The Strad's experts evaluate the latest string recordings
Mozetich: Affairs of the Heart. Langer: Platch. Schnittke: Concerto for Three. Bennett: Sometimes it Rains
Tuesday, 01 May 2007
Roman Mints (violin) Maxim Rysanov (viola) Kristine Blaumane (cello) West Kazakhstan Philharmonic Orchestra, Mikel Toms (conductor)
Mozetich, Langer, Schnittke, Bennett
Quartz QTZ 2052
Affairs of the Heart is a 23-minute violin concerto by the Slovenian-born Canadian composer Marjan Mozetich, much inspired by the Minimalism of Philip Glass. Roman Mints makes a noble attempt at infusing the work with drama, but neither the recording nor the work quite do his passionate advocacy justice: the Romanticism Mozetich aspires to just eludes, while a chugging inevitability seems to be there in buckets. Where the work scores is in Mints’s marvellous transition to the vital last section: later passages are carried off extremely well, and prove easily the most atmospheric part of the concerto.
Everything else is superb. Moscow-born Elena Langer’s Platch reveals a wonderful sensitivity and articulacy: a sense of lamentation pervades, and the soloist is seen as a ‘mourner’ at a wedding, underlining the symbolic transition a bride then undergoes. The folk-like undertones which culminate in a Yiddish lullaby, eerie clusterings and subtle violin harmonics have the feel of, say, Lutoslawski or James MacMillan in grieving vein. Mints’s mysterious, birdsong-like flutterings over a string drone only add to the intense atmosphere.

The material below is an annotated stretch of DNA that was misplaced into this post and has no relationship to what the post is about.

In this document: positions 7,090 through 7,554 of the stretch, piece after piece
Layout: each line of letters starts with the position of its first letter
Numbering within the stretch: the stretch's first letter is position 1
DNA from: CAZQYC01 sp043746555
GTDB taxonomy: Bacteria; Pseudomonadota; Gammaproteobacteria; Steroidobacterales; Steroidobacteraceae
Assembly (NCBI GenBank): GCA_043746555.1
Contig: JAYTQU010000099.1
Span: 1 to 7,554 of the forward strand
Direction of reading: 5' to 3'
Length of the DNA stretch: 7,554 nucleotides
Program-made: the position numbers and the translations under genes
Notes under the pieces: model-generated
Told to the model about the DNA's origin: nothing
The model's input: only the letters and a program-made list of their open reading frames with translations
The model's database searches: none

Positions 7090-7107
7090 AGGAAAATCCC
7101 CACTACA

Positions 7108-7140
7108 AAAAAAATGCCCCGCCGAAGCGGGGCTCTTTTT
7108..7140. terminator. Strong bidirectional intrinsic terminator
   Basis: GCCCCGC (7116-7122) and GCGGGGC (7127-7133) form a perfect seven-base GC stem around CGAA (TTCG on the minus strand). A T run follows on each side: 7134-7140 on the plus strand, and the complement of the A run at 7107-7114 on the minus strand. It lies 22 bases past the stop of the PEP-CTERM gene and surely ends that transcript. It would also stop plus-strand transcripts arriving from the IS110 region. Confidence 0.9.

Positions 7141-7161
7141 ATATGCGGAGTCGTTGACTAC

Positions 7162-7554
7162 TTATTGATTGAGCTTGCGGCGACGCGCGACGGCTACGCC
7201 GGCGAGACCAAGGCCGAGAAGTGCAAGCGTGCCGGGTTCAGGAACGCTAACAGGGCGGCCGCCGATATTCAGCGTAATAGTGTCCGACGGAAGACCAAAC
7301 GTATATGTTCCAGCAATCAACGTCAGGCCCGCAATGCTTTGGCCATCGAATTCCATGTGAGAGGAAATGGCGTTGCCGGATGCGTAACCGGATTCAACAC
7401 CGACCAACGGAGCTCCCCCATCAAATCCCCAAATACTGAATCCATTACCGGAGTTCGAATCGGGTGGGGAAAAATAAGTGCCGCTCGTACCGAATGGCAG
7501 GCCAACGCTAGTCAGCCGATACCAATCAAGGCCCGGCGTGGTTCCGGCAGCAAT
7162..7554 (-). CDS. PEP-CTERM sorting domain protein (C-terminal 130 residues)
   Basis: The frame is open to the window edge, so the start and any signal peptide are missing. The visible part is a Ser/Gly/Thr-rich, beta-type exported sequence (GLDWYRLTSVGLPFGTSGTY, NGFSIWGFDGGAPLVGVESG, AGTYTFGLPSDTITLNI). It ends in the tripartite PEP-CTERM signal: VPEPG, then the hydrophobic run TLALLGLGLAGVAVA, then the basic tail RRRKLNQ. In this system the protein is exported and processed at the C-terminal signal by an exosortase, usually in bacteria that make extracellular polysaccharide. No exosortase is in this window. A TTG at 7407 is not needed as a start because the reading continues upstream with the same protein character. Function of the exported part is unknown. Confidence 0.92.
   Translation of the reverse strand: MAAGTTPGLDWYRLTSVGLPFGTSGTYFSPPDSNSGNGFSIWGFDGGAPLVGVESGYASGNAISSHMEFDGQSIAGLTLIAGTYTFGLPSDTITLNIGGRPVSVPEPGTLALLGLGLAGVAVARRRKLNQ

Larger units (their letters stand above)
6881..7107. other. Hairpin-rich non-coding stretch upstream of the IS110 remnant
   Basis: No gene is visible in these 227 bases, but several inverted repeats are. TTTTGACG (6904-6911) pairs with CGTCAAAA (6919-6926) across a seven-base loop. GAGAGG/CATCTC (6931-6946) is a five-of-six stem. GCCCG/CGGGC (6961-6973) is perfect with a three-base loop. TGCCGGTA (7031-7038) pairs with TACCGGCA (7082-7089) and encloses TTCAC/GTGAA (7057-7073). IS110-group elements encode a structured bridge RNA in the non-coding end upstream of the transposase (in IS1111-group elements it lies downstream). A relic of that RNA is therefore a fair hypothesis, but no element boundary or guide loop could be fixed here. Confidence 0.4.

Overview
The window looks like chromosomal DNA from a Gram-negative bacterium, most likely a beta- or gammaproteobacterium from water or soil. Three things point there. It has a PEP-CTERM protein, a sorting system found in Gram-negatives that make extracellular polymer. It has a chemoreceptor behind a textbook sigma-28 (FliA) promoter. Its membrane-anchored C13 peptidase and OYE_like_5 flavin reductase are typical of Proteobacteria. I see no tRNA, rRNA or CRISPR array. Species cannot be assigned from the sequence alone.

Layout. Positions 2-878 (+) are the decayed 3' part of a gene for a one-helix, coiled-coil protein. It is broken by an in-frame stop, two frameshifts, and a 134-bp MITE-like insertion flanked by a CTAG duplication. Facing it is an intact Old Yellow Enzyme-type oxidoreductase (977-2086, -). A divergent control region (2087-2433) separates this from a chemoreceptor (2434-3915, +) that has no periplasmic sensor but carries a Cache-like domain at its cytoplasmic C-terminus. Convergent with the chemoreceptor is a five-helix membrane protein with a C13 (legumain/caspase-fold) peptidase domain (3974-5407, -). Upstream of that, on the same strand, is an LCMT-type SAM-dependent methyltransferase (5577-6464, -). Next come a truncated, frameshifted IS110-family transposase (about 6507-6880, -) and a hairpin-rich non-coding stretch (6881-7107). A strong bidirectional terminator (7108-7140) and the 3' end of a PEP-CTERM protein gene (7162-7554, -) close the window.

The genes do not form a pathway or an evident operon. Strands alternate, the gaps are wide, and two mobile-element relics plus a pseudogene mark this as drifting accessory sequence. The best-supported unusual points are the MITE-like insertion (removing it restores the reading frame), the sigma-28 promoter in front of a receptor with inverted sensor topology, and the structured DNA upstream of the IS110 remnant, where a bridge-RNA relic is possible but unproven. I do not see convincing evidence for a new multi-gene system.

No less pleasing is Ed Bennett’s short piece Sometimes it Rains, and it too confirms the adaptability of the West Kazakhstan Philharmonic Orchestra, formed in 2003. Bennett uses a tape to create a haunting atmosphere akin to Reich’s Different Trains, and some strange, sitar-like effects from the violinist are beautifully conceived. The angry drama of Schnittke’s Concerto for Three is vitally caught too, with viola player Maxim Rysanov distinctive in the striking sequences written for Yuri Bashmet. Overall, the recorded sound works well.
From the May 2007 issue. Subscribe to The Strad or download our digital edition as part of a 30-day free trial.